Culture Shock Level: HIGH!

Over the summer, I started working at a non-profit women’s health center. I work in the family planning clinic with a lot of low-income women with medicaid or no insurance.  My coworkers are from totally different socio-economic backgrounds than me, and it has eye-opening for sure. Like anything, I’ve became used to it and for a while, life went on seemingly normal.

Now I’m back to working three days a week and school two days a week.  Boy-o-boy is adjusting back to a Catholic University more difficult than I expected!! Fist and foremost, they really dislike abortion. In fact, the sidewalk I’m sitting near is covered with chalked pro-life statements. I can make out “we love babies!” from here. I work at a clinic that provides abortions, so that’s a fun conversation topic…

But beyond that, everything seems shocking. The country club/resort style people dress in, the prim and properness, the way people speak and greet each other,  the fact that every activity is a social activity, being around 4,000 students who have so little responsibility but feel like they have the most in the entire world, and the privileged attitude and way they talk about people who are poor.

I’m not so naive as to think that every person’s individuality should be praised and gently stroked at every moment, but I am so sick of hearing rich white students say they want to “work” with the poor or “at-risk youth.” What do they think “working” with them entails? They never have an answer. I think they just want to give them pep-talks so they can pull themselves up and get out of their crummy situation!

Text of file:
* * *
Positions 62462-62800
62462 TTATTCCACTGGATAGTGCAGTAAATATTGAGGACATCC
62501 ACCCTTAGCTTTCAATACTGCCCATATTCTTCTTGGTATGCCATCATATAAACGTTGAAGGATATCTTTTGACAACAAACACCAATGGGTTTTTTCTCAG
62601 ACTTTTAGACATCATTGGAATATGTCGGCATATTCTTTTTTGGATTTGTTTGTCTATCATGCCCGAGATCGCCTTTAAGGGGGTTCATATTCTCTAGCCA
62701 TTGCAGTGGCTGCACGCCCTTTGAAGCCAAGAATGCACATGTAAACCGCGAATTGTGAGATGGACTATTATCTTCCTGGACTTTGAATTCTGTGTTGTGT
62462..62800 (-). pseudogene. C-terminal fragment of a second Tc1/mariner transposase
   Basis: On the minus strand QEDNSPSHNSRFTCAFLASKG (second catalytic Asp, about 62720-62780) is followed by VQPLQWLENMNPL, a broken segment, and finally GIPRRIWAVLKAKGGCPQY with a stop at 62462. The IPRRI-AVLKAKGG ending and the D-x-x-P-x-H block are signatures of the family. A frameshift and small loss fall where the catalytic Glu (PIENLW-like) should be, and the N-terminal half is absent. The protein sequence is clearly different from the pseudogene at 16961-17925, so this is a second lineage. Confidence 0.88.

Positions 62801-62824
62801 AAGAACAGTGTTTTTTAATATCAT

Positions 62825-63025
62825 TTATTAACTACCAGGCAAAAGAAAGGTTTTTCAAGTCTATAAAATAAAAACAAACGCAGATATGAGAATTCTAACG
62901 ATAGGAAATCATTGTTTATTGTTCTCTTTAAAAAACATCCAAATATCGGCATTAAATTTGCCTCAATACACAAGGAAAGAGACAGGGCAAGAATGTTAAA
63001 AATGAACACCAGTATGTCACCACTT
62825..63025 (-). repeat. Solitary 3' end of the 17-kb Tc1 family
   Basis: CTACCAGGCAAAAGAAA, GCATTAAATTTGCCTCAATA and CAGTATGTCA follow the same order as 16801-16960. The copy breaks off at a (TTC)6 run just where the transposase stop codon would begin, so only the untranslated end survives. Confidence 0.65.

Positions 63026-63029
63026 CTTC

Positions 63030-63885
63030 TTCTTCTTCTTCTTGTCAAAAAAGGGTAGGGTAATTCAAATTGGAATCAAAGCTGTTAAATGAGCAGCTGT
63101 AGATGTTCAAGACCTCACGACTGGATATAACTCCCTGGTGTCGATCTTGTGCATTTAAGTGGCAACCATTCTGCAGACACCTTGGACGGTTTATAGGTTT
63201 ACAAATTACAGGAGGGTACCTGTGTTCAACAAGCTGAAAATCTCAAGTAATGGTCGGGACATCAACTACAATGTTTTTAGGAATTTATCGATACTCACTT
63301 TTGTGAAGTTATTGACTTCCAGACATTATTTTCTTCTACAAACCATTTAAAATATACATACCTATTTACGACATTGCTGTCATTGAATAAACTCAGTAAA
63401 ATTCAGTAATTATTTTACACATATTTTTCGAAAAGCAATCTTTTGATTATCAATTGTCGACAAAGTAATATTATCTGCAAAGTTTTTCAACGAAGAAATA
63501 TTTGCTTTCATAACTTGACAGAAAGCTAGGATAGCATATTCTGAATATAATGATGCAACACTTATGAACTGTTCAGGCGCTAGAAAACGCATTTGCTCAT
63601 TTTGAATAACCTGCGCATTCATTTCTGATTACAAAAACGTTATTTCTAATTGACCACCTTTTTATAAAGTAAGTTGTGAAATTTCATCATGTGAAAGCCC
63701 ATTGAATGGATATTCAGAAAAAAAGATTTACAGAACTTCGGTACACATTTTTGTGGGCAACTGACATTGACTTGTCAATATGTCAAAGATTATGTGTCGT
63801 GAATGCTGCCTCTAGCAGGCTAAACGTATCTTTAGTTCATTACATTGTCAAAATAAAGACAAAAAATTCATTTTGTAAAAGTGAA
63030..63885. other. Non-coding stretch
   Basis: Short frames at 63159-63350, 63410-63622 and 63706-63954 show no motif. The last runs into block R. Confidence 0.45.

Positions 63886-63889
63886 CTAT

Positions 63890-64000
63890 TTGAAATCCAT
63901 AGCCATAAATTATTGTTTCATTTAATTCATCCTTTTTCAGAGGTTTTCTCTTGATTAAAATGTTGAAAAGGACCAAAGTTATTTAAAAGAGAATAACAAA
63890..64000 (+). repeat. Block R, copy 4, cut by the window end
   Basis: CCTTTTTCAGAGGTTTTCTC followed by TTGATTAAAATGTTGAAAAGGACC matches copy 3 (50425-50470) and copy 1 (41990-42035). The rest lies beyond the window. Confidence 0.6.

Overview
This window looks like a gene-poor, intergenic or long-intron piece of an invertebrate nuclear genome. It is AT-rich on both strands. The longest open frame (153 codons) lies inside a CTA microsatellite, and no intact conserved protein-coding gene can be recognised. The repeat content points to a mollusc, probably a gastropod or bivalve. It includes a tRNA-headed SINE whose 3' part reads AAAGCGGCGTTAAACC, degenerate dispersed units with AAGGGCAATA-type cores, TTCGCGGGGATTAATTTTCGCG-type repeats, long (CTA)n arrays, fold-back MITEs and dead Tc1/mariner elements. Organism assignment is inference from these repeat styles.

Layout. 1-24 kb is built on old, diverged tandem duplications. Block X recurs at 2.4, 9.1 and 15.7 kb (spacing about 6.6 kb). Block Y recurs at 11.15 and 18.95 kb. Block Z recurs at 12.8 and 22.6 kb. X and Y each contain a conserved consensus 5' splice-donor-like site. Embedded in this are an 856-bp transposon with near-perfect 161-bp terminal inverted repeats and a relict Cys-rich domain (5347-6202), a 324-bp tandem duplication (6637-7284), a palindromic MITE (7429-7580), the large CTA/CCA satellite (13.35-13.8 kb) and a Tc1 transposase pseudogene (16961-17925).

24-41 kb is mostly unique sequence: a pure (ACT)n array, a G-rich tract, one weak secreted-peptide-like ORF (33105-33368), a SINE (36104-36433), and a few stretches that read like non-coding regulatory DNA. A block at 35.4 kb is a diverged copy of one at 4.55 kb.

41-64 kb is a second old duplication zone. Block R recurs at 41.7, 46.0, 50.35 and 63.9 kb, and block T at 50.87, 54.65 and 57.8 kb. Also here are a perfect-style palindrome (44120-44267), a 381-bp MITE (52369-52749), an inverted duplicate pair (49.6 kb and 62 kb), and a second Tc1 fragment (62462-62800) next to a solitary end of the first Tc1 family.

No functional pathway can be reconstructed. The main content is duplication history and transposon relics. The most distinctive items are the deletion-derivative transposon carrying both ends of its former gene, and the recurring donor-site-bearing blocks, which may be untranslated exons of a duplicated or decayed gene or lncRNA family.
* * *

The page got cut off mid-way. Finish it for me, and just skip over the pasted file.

The Kroger nearest to our university does’t have a Starbucks in it, so it’s called the “Kro-ghetto.” It frustrates me, because every day at work I call that Kroger pharmacy for our patients who are great people, who care about their family and are PEOPLE. Not these scary, angry, and dangerous people the students at my school seem to think they are.

I could go on and on about how students have such twisted notions of what it means to have medicaid, or food stamps, or live in low-income housing. It bothers me that they talk about them like a single entity with no personality. That they don’t seem to think they make decisions for themselves. When they see low-income housing they feel afraid or think it’s ugly or that the people who live there don’t care or are lazy or whatever one of many notions I’ve heard.

And I mean, can I blame them? Yeah, they shouldn’t have this baseline fear of black people at the grocery store, but I grew up in a well-off family and I didn’t know much about low-income living. I didn’t put faces or personalities with medicaid or food stamps. More so than placing blame, I’m really just reflection on the culture shock from being between such extremes.

As a tangent, one of my first observations coming back to school was that college students should learn to speak more intelligently. I talk with some borderline illiterate people and they do not sound as bad as the college student who’s every other word is one of “stupid, bro, dude, like, oh my god, yeah, douch, or ‘sup.” Earlier today I heard a girl say “What’s the deal with this fucking respect thing?” I just didn’t think it sounded like a thing a well adjusted person would say, but that’s just me.

And for the record, I do realize I’m making vast generalizations about people while I complain about people making vast generalizations. So, a hypocrite I am.

It’s been a rant, thanks for coming along,

Stay adorable, M.C.


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